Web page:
A Short Information of Origami Airplanes.

Published: 27th October 2009
Views: N/A

The history of paper airplanes has never really been established, but it is believed that the first piece of flying paper was probably a damaged piece of the first paper tossed away from the garbage. Paper is believed to have created with the Chinese around 2000 years ago, so most flight historians suppose that this is where the first paper airplanes may have created.

Paper was utilized for many things in the old days, and in the orient, they used paper for such things as origami which is the Japanese art of paper folding. It only seemed like a matter of time before they realized that because of the light weight of paper, that it could sail through the air.

In China, they have used paper in the design of their kites as well. This has also been traced back to about 2000 years ago. And today, if you rigged everything up correctly and you used a paper that was heavier than your normal writing paper, you would be able to fly your paper airplane just like you would a kite. In fact, if you look at the basic design of a kite, it bears a striking resemblance to what your paper airplane might look like today.

Just like any other flight device, there has been an evolution of paper airplanes to the point where they have become real serious flying machines.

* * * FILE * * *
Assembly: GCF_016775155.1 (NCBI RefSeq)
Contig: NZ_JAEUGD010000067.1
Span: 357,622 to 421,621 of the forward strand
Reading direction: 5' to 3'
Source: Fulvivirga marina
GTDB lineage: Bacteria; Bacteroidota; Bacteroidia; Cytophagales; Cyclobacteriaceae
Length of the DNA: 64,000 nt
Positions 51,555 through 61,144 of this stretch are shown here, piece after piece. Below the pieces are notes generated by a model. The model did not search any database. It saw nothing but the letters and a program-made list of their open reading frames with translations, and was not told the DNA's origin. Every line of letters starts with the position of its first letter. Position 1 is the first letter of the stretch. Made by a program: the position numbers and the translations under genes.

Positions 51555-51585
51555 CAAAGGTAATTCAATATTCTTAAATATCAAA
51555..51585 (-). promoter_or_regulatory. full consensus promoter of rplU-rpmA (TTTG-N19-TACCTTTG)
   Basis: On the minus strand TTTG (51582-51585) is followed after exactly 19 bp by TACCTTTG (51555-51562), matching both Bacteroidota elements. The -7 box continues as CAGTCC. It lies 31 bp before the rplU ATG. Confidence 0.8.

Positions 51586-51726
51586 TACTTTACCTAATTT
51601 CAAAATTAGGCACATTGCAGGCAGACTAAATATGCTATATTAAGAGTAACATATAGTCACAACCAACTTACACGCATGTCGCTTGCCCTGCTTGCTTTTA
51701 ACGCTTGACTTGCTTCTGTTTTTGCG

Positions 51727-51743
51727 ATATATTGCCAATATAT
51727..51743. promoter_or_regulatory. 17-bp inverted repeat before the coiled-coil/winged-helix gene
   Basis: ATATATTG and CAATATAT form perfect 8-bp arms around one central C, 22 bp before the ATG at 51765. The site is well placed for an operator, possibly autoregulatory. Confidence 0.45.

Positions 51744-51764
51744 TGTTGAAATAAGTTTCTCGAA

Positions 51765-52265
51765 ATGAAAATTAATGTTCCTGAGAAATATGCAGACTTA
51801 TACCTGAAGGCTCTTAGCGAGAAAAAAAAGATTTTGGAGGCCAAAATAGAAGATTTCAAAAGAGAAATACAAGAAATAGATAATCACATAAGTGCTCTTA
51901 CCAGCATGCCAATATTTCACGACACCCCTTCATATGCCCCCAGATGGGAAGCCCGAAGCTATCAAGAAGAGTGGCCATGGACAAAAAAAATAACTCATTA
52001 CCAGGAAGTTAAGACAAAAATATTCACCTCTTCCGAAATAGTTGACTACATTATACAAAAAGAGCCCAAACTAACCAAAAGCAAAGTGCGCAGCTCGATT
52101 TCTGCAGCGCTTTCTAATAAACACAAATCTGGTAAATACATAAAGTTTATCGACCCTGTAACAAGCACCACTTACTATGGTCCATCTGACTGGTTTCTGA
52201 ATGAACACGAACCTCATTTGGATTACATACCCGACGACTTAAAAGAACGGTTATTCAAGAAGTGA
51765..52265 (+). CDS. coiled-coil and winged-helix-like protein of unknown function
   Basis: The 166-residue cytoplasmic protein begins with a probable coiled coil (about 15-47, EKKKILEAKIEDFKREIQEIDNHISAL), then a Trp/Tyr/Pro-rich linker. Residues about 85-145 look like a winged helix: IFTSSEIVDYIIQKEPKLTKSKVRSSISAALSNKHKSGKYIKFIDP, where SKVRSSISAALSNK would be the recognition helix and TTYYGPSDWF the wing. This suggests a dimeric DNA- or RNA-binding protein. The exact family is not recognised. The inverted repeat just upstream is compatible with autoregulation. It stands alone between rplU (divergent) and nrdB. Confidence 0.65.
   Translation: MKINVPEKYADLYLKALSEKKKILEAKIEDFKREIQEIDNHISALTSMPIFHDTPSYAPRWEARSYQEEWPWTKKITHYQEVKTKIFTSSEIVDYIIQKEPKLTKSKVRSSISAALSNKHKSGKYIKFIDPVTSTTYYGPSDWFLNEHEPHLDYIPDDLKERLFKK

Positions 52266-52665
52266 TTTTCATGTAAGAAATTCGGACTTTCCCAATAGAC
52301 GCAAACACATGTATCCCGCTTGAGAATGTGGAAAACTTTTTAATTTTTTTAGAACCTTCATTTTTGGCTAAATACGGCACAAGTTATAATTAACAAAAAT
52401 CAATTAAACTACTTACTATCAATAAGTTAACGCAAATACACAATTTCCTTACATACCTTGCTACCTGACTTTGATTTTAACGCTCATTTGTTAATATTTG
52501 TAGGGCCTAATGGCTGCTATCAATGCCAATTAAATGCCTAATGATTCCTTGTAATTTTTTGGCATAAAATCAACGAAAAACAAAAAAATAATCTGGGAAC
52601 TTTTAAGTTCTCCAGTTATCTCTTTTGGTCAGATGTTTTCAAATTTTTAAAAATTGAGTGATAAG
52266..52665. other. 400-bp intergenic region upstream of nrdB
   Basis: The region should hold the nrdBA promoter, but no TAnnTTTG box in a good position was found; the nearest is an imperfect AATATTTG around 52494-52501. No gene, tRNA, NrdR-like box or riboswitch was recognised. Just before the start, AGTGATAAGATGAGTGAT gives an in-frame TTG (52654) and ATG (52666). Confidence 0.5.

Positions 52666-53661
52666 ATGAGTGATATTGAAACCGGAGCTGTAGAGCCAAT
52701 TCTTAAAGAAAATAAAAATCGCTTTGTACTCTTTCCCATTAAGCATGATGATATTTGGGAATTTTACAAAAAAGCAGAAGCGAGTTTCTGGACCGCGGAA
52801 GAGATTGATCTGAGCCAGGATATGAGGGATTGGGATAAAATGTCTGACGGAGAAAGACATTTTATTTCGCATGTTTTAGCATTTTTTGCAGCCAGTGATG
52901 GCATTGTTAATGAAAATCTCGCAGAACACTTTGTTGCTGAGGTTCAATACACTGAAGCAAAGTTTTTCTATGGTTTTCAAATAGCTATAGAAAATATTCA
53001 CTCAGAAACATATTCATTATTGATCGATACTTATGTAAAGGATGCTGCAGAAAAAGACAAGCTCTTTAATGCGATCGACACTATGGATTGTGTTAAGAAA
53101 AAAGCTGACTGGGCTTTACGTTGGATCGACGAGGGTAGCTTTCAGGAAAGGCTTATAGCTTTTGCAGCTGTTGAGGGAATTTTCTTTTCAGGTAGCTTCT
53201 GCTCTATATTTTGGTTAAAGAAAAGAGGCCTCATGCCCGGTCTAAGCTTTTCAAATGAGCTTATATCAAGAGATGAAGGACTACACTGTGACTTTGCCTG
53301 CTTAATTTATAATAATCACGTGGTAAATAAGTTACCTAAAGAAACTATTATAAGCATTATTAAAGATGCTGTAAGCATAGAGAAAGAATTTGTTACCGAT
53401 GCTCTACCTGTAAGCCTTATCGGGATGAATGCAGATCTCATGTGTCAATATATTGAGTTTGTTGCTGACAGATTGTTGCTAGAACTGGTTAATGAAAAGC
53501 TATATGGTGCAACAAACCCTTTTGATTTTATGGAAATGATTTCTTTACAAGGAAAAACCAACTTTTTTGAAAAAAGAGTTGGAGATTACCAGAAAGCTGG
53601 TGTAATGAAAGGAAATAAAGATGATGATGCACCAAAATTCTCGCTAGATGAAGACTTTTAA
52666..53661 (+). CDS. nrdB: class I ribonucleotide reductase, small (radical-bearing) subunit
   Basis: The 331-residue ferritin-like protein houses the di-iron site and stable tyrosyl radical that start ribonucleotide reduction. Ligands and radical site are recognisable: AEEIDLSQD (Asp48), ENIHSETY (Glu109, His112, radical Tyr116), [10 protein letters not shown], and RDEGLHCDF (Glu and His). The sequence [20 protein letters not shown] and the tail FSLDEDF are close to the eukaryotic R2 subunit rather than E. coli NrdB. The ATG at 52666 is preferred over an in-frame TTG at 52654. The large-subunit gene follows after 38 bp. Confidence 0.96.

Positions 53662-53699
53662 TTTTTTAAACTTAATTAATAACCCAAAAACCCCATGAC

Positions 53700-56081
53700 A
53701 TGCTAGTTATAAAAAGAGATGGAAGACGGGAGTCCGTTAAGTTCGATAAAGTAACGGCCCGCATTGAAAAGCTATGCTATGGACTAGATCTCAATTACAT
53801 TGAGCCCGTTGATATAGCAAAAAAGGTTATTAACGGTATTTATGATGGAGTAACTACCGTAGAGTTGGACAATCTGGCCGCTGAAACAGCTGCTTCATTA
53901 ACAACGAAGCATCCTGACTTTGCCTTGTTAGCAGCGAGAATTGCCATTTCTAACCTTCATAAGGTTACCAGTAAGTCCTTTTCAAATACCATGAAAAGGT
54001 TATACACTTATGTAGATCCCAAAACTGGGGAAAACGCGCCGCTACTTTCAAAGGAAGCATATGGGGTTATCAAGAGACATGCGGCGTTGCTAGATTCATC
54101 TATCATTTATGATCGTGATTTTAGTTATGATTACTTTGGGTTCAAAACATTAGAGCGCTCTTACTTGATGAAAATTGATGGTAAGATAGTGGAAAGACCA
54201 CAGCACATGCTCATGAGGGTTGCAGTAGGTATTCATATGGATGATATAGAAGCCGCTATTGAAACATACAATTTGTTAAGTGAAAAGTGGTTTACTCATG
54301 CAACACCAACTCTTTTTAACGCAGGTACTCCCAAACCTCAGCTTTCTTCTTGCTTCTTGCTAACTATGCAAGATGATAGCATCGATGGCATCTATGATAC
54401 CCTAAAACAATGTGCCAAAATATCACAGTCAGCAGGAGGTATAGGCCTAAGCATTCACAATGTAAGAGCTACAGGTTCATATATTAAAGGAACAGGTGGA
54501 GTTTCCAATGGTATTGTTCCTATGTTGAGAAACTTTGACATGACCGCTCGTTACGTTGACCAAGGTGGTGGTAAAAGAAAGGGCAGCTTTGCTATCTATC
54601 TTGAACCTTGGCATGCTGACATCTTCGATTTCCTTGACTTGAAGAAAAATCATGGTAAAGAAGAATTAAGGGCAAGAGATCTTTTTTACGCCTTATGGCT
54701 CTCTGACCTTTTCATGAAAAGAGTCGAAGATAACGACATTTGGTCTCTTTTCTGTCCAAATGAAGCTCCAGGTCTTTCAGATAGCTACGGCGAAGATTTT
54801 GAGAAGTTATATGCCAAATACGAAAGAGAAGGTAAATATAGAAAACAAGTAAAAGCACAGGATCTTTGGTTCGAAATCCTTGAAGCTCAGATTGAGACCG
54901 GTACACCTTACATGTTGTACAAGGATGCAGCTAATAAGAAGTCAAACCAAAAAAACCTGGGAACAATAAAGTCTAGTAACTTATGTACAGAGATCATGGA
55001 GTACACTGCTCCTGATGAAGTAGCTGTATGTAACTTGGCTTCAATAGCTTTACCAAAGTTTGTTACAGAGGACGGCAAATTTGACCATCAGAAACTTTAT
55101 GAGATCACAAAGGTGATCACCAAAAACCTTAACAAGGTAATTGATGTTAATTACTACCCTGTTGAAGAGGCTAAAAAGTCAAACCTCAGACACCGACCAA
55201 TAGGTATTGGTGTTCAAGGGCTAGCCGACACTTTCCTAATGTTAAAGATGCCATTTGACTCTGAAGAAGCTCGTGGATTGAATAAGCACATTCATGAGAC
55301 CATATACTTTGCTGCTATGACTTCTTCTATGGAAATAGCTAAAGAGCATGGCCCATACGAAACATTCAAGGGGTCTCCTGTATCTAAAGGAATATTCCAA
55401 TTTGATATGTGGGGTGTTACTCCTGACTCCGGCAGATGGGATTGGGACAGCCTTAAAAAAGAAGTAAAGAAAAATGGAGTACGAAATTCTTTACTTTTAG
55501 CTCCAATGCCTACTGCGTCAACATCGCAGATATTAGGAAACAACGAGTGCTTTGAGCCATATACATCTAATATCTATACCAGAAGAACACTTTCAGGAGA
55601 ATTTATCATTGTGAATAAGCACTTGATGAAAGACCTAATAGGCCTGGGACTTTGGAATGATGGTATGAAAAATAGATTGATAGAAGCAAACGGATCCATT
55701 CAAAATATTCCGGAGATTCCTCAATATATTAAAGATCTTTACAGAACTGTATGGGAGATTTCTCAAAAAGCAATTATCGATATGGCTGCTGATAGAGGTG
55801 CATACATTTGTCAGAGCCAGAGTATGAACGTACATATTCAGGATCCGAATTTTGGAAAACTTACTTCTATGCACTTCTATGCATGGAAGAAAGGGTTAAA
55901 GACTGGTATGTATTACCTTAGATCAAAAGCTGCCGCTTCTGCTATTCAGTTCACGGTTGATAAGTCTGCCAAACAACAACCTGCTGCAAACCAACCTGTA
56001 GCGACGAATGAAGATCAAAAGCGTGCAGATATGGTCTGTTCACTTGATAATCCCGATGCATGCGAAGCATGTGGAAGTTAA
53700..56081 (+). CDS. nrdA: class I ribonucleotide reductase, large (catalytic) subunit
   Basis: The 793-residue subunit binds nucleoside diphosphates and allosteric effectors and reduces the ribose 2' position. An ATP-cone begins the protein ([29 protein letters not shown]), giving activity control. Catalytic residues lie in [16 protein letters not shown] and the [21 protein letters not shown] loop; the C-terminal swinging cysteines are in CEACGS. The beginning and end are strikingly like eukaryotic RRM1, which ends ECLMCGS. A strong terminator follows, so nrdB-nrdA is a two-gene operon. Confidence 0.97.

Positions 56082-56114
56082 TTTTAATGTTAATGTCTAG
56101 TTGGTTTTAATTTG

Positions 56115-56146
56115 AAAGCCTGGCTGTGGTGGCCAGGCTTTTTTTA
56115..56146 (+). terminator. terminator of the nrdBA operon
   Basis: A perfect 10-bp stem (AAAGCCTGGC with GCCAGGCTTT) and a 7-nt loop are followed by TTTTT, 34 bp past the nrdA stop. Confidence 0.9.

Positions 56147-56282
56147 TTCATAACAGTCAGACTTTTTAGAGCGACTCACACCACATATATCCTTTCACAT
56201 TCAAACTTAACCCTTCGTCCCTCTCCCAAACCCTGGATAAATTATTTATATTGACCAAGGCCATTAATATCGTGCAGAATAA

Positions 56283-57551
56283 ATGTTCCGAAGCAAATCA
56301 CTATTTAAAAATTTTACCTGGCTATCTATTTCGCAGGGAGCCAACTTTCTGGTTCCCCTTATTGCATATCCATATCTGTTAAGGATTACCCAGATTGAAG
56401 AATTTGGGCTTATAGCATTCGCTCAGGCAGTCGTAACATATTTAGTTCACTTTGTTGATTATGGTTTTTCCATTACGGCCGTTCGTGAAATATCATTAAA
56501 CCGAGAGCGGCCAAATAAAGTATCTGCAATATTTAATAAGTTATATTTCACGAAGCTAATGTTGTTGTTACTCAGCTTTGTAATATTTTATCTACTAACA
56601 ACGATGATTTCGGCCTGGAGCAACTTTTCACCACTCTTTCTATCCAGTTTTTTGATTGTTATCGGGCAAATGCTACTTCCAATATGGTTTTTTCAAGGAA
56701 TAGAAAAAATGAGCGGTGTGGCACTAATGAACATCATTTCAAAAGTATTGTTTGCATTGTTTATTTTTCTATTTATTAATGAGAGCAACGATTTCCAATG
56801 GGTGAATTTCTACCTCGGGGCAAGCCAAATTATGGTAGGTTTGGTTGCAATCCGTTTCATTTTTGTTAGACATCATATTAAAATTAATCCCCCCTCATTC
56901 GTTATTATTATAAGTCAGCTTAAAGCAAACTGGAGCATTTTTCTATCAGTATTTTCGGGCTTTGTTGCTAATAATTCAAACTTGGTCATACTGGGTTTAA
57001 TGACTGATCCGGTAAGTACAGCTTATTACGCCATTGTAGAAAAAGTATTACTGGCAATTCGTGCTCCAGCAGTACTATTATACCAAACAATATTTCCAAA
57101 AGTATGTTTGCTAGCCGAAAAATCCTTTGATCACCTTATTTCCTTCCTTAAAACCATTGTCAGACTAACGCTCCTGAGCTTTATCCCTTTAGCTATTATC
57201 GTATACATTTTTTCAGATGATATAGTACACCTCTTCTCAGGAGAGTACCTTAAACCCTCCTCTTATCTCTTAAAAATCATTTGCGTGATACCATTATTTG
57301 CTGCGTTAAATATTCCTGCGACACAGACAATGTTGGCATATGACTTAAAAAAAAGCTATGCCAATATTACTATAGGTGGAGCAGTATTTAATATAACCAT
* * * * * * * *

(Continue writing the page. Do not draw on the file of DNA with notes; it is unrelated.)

Gliders, like paper airplanes, donĀ“t have engines. However, gliders have travelled ever 1,000 miles in one flight and have reached altitudes of more than eight miles above earth.

The longest recorded distance flown by a paper airplane thrown from the ground indoors is 193 fest (more than twice the length of a basketball court). It was thrown by Tony filch in la crease, Wisconsin, on may 21, 1965.

Starting 2000 years ago, the Chinese first figured out that paper could fly. Through generations of fathers and sons, and any airplane enthusiast alike, the designs have been refined using science, better paper, and whole lot of imagination.

Blimps and balloons float in the air for the same reason that corks float in water. The helium in a balloon weighs less than air, just like cork weighs less than water.

In the next articles, we will give you a little bit of the science behind why a paper airplane flies, and what makes a good paper airplane and how to keep it from crashing in a spiraling mess.

Victor Torrealba is the developer of origami-kids.com, a great place for learn how to make paper airplane, Victor also has a amusing free game web site : zonaminada.net

Report this article Ask About This Article

More to Explore